“The thing that I try to do with these young men is not just speak to their position, because their position can change, but I like to speak to their purpose,” he said in a video made by KCTS 9 to celebrate his achievement. “I tell them, ‘I will always meet you where you’re at. I’m not going to come down there, but I will help pull you up, and I will help bring you up to my level.’”
The other Kingmakers facilitators are Marcus Bradford (Aki Kurose), Donte Neil (Asa Mercer), Cyprus Richardson (Cleveland STEM), Keenan Allen, (Denny International), Charles Parker (Franklin).
Along with Walters winning the Golden Apple, AAMA had much to celebrate this year. Haizlip, who was the lead organizer of the Crowning Ceremony, also supported AAMA by putting together field trips and events that would be meaningful to Black students. AAMA hosted a workshop aimed at teaching Black families on how to create generational wealth through real estate. They also partnered with multinational construction company, Skanska, to introduce students to jobs that go beyond hammers and nails.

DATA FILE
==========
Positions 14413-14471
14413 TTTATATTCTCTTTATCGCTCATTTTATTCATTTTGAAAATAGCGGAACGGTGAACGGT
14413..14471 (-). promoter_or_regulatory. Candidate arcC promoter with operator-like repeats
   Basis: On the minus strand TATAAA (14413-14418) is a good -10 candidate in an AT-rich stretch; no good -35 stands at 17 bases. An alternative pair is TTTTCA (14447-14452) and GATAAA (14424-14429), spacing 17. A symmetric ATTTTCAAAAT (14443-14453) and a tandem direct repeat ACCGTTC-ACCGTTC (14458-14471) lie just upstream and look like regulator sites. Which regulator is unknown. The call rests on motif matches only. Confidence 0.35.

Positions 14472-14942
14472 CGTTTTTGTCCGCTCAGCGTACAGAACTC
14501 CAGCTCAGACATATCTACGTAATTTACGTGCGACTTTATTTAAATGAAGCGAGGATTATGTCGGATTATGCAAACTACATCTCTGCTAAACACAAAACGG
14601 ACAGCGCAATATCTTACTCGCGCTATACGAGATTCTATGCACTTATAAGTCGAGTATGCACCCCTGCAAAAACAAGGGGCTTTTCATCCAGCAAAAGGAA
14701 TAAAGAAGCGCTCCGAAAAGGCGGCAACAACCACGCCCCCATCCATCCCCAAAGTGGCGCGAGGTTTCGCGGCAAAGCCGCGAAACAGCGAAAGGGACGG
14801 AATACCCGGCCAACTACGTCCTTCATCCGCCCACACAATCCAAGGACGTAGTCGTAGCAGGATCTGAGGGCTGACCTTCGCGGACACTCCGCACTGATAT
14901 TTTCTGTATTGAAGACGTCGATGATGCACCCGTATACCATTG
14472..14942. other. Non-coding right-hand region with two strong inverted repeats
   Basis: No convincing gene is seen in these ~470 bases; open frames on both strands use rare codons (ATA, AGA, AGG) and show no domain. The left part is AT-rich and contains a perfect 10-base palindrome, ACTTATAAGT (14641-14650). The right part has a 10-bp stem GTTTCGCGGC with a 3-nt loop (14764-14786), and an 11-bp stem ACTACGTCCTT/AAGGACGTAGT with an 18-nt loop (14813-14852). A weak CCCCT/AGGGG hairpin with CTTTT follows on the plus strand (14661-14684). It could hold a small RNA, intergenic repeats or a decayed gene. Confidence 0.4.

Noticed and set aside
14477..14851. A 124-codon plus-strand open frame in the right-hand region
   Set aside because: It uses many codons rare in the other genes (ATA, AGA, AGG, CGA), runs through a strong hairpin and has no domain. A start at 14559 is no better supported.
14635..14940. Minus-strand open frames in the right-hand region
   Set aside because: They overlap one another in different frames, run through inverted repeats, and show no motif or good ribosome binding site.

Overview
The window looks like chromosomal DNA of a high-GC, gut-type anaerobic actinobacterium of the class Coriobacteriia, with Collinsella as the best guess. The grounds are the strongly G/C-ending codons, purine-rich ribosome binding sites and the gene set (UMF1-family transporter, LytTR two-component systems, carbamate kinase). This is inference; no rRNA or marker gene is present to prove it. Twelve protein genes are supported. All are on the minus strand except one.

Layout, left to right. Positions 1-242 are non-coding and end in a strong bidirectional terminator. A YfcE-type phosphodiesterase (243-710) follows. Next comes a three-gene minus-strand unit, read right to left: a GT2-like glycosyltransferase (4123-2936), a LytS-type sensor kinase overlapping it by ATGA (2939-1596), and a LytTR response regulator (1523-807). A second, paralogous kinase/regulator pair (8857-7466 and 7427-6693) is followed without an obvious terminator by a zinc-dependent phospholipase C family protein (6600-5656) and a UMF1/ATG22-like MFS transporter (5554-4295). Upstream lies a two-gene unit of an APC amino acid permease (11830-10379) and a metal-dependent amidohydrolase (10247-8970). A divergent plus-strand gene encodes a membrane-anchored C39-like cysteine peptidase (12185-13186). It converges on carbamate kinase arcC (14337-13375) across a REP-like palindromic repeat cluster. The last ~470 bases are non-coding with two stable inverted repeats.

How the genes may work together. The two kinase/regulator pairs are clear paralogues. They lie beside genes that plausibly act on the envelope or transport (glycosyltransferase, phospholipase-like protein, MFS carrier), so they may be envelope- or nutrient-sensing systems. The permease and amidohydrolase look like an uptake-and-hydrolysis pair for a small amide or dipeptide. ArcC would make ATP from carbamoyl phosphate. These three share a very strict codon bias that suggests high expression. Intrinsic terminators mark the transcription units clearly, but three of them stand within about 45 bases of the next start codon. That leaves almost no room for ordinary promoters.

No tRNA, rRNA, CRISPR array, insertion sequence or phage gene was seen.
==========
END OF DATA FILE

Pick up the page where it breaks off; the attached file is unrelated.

Dr. Mia Williams, assistant superintendent of AAMA, said the partnership with Skanska and other organizations were created to give Black boys and teens in SPS a well-rounded education that allows them to be critical thinkers and to apply learned skills.
“Our students … deserve to receive high-quality instruction every day,” she said. “Most opportunities are outside of the school day – internship and job shadowing. Our goal is to expose our students to all aspects of a career path at all levels of education.”